Many people seem to have the perception that our out-of-pocket taxes (sales, excise, fuel, property, etc.) fund much of what we see of state services on a daily basis. However, when one examines the Comprehensive Annual Financial Review (CAFR-2013) that the State of Maine produces, it becomes clear that this notion is simplistic. Revenues stream in from various sources, and they seem to flood out through appropriations in increasingly alarming proportions to fund functions of state government. It is worth considering where the money comes from, and then, how it gets spent.

Surprisingly, a significant amount of revenue comes from personal income taxes on a small part of the state’s population, and a flow of federal funds categorized as “Grants & Contributions." For the year 2013, these two sources of revenue alone account for 63 percent of all the revenue allocated to various state programs and departments. It appears that many of the “Grants & Contributions” are federal government pass-through funds to assist with operating programs that are federally mandated. As the recent federal stimulus package ends, Maine should not be counting on this type of largesse to continue.

Recognizing the dependence on the federal government (illustrated here by 42 percent of 2013 revenues under Grants and Contributions), much of which is financed by federal borrowing, it should be obvious that Maine needs to change course, as does the federal government.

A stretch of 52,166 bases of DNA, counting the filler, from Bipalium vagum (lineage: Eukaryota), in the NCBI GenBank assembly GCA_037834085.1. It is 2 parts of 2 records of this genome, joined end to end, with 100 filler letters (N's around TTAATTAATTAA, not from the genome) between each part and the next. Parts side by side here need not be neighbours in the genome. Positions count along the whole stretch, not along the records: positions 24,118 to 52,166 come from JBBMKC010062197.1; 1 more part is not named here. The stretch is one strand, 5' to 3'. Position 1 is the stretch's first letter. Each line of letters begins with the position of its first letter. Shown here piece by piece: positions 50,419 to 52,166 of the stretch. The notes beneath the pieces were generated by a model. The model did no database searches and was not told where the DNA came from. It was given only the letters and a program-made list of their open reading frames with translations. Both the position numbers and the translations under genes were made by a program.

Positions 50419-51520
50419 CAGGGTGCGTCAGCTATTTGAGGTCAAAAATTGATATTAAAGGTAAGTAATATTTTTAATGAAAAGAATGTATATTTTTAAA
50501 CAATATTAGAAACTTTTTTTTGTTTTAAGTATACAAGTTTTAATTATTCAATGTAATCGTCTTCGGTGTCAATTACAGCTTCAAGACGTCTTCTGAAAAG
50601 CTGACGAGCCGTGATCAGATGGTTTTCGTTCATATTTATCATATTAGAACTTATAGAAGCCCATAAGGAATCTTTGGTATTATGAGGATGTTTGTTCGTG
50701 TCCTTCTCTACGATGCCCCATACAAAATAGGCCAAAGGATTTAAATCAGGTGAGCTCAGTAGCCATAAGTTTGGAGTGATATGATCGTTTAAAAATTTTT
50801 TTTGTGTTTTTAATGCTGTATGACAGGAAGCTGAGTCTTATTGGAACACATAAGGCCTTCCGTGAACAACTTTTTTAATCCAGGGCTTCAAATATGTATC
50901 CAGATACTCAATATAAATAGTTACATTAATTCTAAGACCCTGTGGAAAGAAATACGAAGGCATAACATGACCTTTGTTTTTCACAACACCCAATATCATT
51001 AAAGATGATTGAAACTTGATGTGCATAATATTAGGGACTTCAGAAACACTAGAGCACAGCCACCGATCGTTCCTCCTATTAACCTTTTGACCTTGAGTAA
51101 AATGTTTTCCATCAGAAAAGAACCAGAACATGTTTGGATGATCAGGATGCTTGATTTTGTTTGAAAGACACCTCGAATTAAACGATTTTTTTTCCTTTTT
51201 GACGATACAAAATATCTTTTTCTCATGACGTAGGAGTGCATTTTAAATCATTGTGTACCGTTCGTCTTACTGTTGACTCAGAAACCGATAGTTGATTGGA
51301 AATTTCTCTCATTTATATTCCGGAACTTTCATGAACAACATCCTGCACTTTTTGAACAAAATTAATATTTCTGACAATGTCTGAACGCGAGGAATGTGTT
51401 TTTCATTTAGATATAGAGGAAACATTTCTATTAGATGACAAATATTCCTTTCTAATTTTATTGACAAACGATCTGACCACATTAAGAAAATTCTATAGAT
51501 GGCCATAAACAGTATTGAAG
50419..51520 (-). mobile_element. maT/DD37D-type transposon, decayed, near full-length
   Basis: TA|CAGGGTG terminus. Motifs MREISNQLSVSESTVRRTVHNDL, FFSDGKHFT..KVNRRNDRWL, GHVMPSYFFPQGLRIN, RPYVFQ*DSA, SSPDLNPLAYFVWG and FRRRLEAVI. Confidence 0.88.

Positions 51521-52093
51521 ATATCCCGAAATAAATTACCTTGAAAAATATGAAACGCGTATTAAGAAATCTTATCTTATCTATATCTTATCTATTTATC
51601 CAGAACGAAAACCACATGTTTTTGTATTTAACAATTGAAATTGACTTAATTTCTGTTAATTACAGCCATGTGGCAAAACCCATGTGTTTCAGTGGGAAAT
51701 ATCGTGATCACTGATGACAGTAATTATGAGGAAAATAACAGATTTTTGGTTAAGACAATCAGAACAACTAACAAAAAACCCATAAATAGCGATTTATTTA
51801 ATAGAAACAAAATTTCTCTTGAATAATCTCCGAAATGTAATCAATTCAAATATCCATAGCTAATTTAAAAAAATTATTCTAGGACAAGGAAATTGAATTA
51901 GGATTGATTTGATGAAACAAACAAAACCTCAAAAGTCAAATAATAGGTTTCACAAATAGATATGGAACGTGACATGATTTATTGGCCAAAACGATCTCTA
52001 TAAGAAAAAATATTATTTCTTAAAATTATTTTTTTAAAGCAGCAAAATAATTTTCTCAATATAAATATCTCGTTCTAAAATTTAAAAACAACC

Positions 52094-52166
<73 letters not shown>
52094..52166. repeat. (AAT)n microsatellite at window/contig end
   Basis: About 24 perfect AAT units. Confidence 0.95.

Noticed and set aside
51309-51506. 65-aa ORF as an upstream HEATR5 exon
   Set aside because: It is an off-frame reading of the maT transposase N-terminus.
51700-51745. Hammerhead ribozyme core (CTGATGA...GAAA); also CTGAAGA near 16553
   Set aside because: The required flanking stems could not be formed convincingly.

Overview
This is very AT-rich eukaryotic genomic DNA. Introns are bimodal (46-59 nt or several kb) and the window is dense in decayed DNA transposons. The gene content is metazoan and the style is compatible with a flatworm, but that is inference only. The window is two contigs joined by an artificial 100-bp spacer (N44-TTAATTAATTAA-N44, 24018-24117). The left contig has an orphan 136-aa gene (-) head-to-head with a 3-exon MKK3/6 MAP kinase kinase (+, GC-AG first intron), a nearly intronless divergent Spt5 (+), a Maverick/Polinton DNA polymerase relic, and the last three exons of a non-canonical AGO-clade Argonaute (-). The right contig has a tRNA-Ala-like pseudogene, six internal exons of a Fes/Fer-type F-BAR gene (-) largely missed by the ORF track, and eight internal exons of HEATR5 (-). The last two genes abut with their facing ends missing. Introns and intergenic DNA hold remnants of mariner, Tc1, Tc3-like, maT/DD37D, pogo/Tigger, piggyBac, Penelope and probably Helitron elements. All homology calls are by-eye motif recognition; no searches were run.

Could we reduce the dependence on Uncle Sam by 20 percent in a few years? And if so, what programs would be cut or reduced? How would we make up the difference in revenues to fund state expenditures?

Valid questions to ponder, though given our state’s economic conditions, raising taxes isn’t a great choice for replacing decreased revenues. Winston Churchill’s comment comes to mind, ”For a nation to try to tax itself into prosperity is like a man standing in a bucket and trying to lift himself up by the handle.”

Maine has a very small population, about 1.3 million, and our income tax base depends almost entirely on a small percentage of these residents.

In 2012, the CAFR outlines the income tax revenues as follows:

12 percent of all taxpayers paid 58 percent of the total tax revenues. So, we have 76,126 income taxpaying residents, less than 6 percent of the state population, paying 58 percent of the income tax revenue.

Mid-level tax payers, earning $30,000 to $100,000 — 267,466 residents — are 52 percent of all income tax payers, and actually paid 39 percent of individual income taxes in 2012.

Those earning less than $30,000 (almost 300,00 residents), 47 percent of Maine income tax filers, contributed about 3 percent of 2012 individual income taxes to Maine. Note the difference between tax payers and tax filers.

As the tax burden, and not just income taxes, but property taxes as well, are increased on the middle and upper income tiers, many of these individuals can consider other options such as moving their business/occupation to states with less taxation. Obviously not everyone’s circumstances allow or dictate moving out of state, but it has become a significant factor in other New England states in recent years. Many people from Maine, and other New England states, have become “snowbirds,” migrating to Florida for the both the temperate climate and the tax policies

The lower income tiers have an economic incentive to leave the state to seek better opportunities elsewhere, but only if their education and skills are competitive and suitable outside Maine.

The important point to grasp is that Maine needs to have something other than the charming views and a mythology of character to attract and/or retain year-round residents capable of generating larger tax revenues. Many of these people become employers, or create business for others in Maine over the long run. If there is a disincentive to stay here, such as higher overall taxation, why would they?